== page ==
While those issues may have played a role, another thing that Castañeda noticed was that if the girls didn’t have that much experience with certain sports, then they wouldn’t want to try to keep up with the others who had been playing for a long time.

“With the girls, what we started to do was offer multi-sport programming, so that they could get more experience with a variety of sports, and get more comfortable.

“We also realized that for girls—and for boys, too, but even more so for girls—a big part of playing was about the relationships that they formed with other girls that made them want to come back.”

Building on that, Castañeda says that they began to add non-sports programming that would be focused on an activity, like an art project, allowing the girls to have informal social interaction with one another without the awkwardness that can come from simply sitting in a circle and talking.

“Half the girls would be in the gym, learning a sport, learning the rules, learning how to play with the other girls, and then in the lunch room the other half would be doing projects together, sitting down and talking to friends or meeting new people. It was really kind of just organic.”

Soon, they also began having themed discussions, on issues like health (particularly relating to women’s health), and issues that they might be having in school.

“When you make things, like art projects or those kinds of things, you sit around a table and you just start talking. For us, we found that to be a way that girls were more receptive to being open and sharing.

I started with the program in 2014—I would come in on Fridays, and help out the head coach of the BTB Girls program,” says Covarrubias, who is also an alumna of Up2Us Sports’ coaching program.

(In addition to Covarrubias, Up2Us Sports has supported six female coaches over six years as they work to engage more girls in Little Village.)

“So, [the head coach and I] would come up with ideas together, and develop a curriculum for young girls to get more engaged in sports, but also to develop their skill as leaders, and just as good people in their community who want to give back.”

In building that curriculum, Covarrubias and her colleagues anticipated that they would encounter not just inexperience, but something of a cultural resistance to the idea of girls participating in sports.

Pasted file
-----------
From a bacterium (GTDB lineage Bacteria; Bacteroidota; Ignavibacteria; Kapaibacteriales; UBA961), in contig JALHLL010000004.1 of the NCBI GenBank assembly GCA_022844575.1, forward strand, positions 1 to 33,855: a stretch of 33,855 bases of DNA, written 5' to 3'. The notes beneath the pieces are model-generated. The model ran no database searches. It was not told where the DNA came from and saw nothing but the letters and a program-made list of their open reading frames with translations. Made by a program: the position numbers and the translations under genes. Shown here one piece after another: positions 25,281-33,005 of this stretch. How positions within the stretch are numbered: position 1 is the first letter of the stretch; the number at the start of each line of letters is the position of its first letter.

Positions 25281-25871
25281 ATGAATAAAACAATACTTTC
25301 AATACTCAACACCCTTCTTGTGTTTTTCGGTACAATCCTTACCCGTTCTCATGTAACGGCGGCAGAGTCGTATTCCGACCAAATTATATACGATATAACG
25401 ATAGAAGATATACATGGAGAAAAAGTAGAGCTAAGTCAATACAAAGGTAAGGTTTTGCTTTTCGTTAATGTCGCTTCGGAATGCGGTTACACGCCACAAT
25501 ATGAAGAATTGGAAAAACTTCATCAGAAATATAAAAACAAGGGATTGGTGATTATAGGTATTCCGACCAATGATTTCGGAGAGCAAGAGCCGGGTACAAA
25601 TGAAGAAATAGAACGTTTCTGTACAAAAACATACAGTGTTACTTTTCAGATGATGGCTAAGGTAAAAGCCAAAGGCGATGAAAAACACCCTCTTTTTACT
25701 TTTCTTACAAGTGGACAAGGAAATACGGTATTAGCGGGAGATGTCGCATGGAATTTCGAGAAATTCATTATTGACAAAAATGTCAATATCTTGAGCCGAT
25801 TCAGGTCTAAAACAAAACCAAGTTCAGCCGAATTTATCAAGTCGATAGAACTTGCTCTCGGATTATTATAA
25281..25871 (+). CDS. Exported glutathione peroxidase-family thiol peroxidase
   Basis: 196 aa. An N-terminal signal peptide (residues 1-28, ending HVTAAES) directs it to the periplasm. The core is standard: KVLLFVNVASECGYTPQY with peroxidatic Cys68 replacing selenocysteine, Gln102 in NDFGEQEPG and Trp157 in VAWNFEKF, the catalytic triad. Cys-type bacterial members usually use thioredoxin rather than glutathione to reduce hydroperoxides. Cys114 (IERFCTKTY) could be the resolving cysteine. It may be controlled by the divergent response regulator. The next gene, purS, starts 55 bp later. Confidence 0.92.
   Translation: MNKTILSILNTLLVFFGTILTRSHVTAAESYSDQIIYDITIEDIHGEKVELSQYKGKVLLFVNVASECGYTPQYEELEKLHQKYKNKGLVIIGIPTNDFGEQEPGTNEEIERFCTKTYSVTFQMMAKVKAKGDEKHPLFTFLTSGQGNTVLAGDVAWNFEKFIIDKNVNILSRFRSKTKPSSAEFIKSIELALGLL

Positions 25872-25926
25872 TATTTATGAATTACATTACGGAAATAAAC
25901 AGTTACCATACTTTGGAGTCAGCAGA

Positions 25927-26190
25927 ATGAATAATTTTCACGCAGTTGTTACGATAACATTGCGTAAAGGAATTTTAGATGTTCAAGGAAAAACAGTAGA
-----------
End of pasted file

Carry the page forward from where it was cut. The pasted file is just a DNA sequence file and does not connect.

“One of the biggest challenges for us that we had in mind from the beginning—and even for us, growing up Latina on the Southwest side of Chicago—is that sometimes the culture really butts heads with trying to train and develop strong females,” Covarrubias explains. “Sometimes, the cultural expectations are that you cater to the guys, or that girls shouldn’t do this, or that girls should do that, but only that.

“So I think one of the biggest challenges is definitely culture. It’s one thing to instill what we are teaching in the kids, to want to go out and try new things, but it’s a completely different thing to try to get that across to a parent—that it’s okay for girls to be doing these things; that girls can do things outside of these cultural roles we’ve created.”

In light of that, Covarrubias says that a key factor for their success has been that Beyond the Ball emphasizes not just youth engagement, but also community building.

“The relationships that we have with the youth are immediately tied to relationships that we build with the parents,” says Covarrubias.

That means family members are often involved and on site. “They know us really well, so they’ll be here for our programming.”

While the BTB Girls program runs during the school year, Beyond the Ball has summer programming that is for the whole family.

“It’s about building those connections with the moms and dads, but also about showing them through our own actions—living our own lives in a way that is going to be a positive example for them. Because it’s fair for them to ask, okay, they’re teaching my kid this, but what are they doing with their lives?”

Again, it comes back to being there in the community.

“We like to think of it as being a coach 24/7. When you live in the community that you coach in, the kids are going to see you, the parents are going to see you all the time—at the grocery store, etc. So it’s really about being aware of that and cultivating that.”

That’s why Beyond the Ball as a true grassroots effort—through the early issues, and even threats posed by the very community that they serve, the Beyond the Ball founders and coaches are totally invested in being present.

It’s not a commuter solution.

“When they see you as a person, and not just as a coach, they immediately see you as more relatable. They know you understand their challenges. And that goes a long way.”

Those bonds are strengthened as they grow, and the older girls in the program are also trained to take on responsibility welcoming and coaching new students — passing on the same values and lessons to the next generation.

“The older girls will have the opportunity to coach for the younger girls, so they have the chance to apply the same lessons that they learned. They also vote for team captains, so they have to put thought into what leadership means, and what it is that they look for in a leader.”

Imagine a place for young girls in one of Chicago’s most underserved areas where they need look no further for an example of female leadership than at their teammate, or coach, standing next to them.

Imagine that, and you’ll begin to understand the real impact of Beyond the Ball. ^DFG

About this story:

Story by Bryan Kitch, for UpMetrics Data for Good, as part of Up2Us Sports’ #SheCanCoach campaign. Photos courtesy of Beyond the Ball unless otherwise noted.

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Learn more about Up2Us Sports’ #SheCanCoach campaign:

Up2Us Sports is launching She Can Coach — a fundraising and awareness campaign focused on the importance of growing opportunities for women to coach and ensuring young girls in vulnerable communities have great female role models in their lives.

Research from the Women’s Sports Foundation and the Tucker Center for Research on Girls & Women in Sports proves that girls drop out of sports at a higher rate than boys and that girls’ participation is strongly correlated with female role models.